Grandma's garden: A dozen tough-as-nails flowers that are right at home in anyone's garden

Daffodils are a sure sign of spring. The flower blooms in April and are tough to kill. (The Gazette)
Daffodils are a sure sign of spring. The flower blooms in April and are tough to kill. (The Gazette)

I’ve been helping my brother at the family farm. My grandparents established the farm and my parents took it over. In recent years, it’s been neglected but Tom is doing a tremendous job of clearing it out, cleaning it up, and undertaking restoration.

Despite the neglect, there are a handful of flowers planted by my grandmother at least a half-century ago, that have survived and even thrived. These are the blooms you see in the middle of an otherwise wild countryside, drifts of daylilies, a few bright peonies, or a lone lilac bush or two — are all that’s left of a once expansive farmstead.

These same plants will thrive with little maintenance in your garden, too, with little more than the sun and rain that nature provides them. Bonus: Most, with the exception of spirea, can be started from root slips from friends and family. No purchase necessary.

Daffodils (Narcissus Spp.)

Blooms in April. Plant Narcissus — the botanical name for all daffodils — in a spot where they get excellent drainage and full sun. Overly wet soil and shade are just about only things that will kill these sunny survivors. The common plain yellow ones are the toughest. Let foliage “ripen” and brown on the plant to nourish for next year. Pull off when it comes out easily.

Virginia Bluebells (Mertensia Virginica)

Blooms in April and May. Virgina bluebells spread rapidly, especially in more moist conditions. Great in rough grass or among trees. Creates a gorgeous blue mist of bloom. Can be somewhat invasive, so keep in check with regular pulling. Light shade to partial sun.

Lily of the Valley (Convallaria Majalis)

Blooms in April and May. Lily of the Valley has a fragrance so sweet that passerby will stop appreciate the fragrance. Spreads rapidly to the point of being invasive. Plant it where it’s contained by sidewalks, driveways, or other major barriers. Thrives in shade.

Old-Fashioned Columbine (Aquilegia Canadensis)

Blooms in April and May. When it comes to he Old-fashioned Columbine the more unusual colors, like peaches, blues, pale yellows and purples are less tough than the semi-wild orange and yellow columbine. It reseeds freely in ideal conditions and is drought-tolerant. It does well in light shade.

Lilacs (Syringa Spp.)

Blooms in May and June. Old-fashioned lilacs (Syringa vulgaris) grow tall and rangy, up to 8 feet, and are prone to powdery mildew. The flowers are classically beautiful and fragrant, however. Korean dwarf lilacs (Syringa meyeri) grows just 5 or so feet high and wide, is more compact, and is not prone to mildew. The flowers are smaller and less showy. The fragrance is equally sweet, but slightly different. Plant in full sun.

Siberian Or German Bearded Irises (Iris Germanica Or Siberica)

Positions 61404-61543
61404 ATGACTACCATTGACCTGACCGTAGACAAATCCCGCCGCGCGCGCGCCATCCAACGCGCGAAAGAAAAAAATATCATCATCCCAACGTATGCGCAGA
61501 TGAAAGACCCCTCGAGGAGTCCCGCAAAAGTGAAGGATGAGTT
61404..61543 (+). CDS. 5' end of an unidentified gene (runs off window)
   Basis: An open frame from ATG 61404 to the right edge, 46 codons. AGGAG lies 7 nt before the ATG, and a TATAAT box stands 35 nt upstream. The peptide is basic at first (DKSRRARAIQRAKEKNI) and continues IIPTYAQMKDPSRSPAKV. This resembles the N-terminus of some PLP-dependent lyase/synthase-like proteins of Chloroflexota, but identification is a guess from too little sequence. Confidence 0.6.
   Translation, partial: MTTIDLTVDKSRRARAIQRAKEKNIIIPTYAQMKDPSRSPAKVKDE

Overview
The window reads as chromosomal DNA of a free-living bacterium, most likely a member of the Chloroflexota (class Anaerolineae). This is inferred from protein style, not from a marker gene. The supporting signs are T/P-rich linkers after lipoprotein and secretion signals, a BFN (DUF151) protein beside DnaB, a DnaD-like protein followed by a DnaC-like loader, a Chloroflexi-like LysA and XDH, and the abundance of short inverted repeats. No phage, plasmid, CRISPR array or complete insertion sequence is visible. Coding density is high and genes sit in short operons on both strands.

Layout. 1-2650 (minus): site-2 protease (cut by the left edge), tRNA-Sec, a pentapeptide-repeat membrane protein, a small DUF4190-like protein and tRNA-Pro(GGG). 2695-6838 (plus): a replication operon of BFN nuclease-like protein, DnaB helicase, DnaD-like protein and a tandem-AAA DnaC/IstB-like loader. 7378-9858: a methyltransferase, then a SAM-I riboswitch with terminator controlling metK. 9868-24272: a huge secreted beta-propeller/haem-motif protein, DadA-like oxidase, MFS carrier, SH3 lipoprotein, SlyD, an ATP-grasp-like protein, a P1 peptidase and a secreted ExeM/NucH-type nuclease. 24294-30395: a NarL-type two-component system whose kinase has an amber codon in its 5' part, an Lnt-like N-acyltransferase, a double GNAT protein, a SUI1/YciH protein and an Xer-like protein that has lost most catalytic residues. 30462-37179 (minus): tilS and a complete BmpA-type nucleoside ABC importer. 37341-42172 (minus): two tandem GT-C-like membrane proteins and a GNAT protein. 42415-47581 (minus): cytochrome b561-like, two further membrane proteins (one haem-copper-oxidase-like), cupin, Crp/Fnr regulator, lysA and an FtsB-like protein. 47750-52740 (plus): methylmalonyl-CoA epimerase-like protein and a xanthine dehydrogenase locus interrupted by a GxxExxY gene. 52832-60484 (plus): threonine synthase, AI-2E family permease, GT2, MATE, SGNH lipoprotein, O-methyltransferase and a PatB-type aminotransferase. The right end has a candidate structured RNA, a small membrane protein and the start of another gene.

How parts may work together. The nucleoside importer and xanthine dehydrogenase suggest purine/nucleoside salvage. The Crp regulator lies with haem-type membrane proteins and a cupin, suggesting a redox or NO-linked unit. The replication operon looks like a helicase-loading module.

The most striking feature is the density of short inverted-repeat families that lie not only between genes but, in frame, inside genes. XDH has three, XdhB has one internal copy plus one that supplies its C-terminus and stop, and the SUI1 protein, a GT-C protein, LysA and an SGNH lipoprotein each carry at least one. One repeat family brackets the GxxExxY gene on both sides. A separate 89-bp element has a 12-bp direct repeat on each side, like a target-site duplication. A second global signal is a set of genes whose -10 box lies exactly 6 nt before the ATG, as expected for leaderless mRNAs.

Blooms in May to June. German bearded iris are those gorgeous classics Grandma grew. Siberian iris have different, tall slender leaves that are often mistaken for ornamental grass — until bloom time. Flowers are smaller but still beautiful. German bearded irises can sometimes get pests and diseases in damp conditions. Siberian irises almost never do. Planet in full sun.

Peonies (Paeonia Spp.)

Blooms in May and June. What would a June Midwestern garden be without this old-fashioned favorite? Plant in full sun; too much shade diminishes or even eliminates blooms.

Hostas (Hosta spp.)

Try a variety of hostas. The giant yellow-green Sum and Substance spreads up to 4 feet across. Try blue crinkled types and those with creamy, subtle variations in greens, creams and yellows. Hosta plantiginea is outrageously fragrant.

Daylilies (Hemerocallis Spp.)

Blooms in July. Each flower blooms just one day, but the plant produces so many it seems to bloom a long time. Deadhead regularly. Stella de Oro, a miniature, is one of the longest bloomers. Does best in full sun; tolerates shade but will bloom less.

Spirea (Spirea Spp.)

Blooms in June and July. Another long-time Midwestern favorite, spirea now is available in a variety of leaf colors, including deep purples and glowing yellows. The green-leaved types, with tiny clusters of white flowers, are known also as bridal-wreath. Different types grow as low as just a couple of feet tall and across while others grow 8 feet tall and across. Plant in full sun.

Perennial Black-Eyed Susan (Rudbeckia Fulgida)

Bloom August to September. Black-eyed Susan Goldsturm blooms when everything else in the garden is tired-looking. Goldsturm is a classic cultivar that bursts into bloom just when you need it most and looks delightfully fresh. It is a good spreader. Plant in full sun.

Tall Sedums

Blooms in September. While Autumn Joy is the most common, try other less tall sedums, such as Brilliant. It flops less. Divide Autumn Joy every two years to prevent flopping. Plant in drifts of three or more for best impact. Plant in full sun.

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